A comparative study of the relative effectiveness of computer assisted instruction, cooperative learning and teacher directed instruction on improving math performance of low achieving students
This study compared three instructional approaches-- computer assisted instruction, cooperative learning, and teacher directed instruction--to determine their relative effectiveness in improving math performance of low achieving students. Additional information was collected on student time on task behavior to determine the relative impact of these treatments on this variable.
An experimental research design was used. Ninety-nine rising sixth grade students were randomly assigned to one of the three instructional delivery groups for a five week summer remediation program. Classroom teachers self selected the treatment approach they used based on interest and personal experience. Additional training in the use of these strategies was provided prior to the beginning of summer school. Fourth grade students' scores on the math subtest Iowa Test of Basic Skills (ITBS) served as the baseline data for assigning students to one of the treatment groups. A subsequent ITBS math score was obtained on the same students as fifth graders with the latter score serving as the pretest measure. At the end of the summer program the ITBS math subtest was readministered to students to obtain posttest dependent measures on math concepts, math problems, math computations and math total. These data were analyzed with an ANCOVA with the fifth grade ITBS math total score serving as the covariate.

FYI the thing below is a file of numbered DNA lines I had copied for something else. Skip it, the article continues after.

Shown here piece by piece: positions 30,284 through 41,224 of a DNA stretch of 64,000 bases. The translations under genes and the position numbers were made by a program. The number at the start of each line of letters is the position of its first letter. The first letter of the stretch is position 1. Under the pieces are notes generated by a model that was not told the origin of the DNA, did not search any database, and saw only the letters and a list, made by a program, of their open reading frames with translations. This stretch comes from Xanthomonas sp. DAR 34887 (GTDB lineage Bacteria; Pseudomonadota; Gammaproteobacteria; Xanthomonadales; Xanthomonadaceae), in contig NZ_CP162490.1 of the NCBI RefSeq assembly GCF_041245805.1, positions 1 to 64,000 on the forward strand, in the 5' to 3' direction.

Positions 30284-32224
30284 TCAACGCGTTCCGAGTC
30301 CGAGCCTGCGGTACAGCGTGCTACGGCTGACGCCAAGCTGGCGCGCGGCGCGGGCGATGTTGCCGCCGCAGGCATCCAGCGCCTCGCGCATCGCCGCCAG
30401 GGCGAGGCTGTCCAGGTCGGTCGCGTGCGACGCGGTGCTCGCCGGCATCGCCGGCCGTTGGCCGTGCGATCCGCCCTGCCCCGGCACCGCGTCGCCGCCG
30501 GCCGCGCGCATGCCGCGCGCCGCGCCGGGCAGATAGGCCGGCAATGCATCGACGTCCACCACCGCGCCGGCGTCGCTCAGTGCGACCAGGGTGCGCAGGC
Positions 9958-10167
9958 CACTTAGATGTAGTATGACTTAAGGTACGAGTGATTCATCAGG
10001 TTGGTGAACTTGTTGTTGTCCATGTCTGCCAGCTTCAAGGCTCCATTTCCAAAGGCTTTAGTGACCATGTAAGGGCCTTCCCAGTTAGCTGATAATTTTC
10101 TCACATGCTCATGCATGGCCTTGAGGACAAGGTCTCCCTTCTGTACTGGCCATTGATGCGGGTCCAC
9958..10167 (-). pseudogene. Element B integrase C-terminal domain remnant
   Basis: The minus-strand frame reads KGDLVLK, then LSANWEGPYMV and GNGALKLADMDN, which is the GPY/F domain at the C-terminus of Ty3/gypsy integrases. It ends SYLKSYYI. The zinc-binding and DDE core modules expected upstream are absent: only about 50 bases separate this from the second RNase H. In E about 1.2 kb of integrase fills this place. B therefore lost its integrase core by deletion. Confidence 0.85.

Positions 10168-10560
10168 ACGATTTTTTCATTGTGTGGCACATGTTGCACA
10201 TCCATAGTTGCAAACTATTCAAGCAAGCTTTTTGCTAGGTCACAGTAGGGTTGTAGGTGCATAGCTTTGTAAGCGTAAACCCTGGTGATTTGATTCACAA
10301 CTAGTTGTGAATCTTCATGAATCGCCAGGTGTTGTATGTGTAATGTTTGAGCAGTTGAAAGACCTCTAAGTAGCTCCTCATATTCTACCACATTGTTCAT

While substantial academic growth was reported for all groups on the math total measure, it was found that no significant difference existed between the three groups on improving student performance on math concepts, math problems, math computations, or math total. On the time on task measure, students’ off task behavior observed was minimal and differences reported were not found to be significant.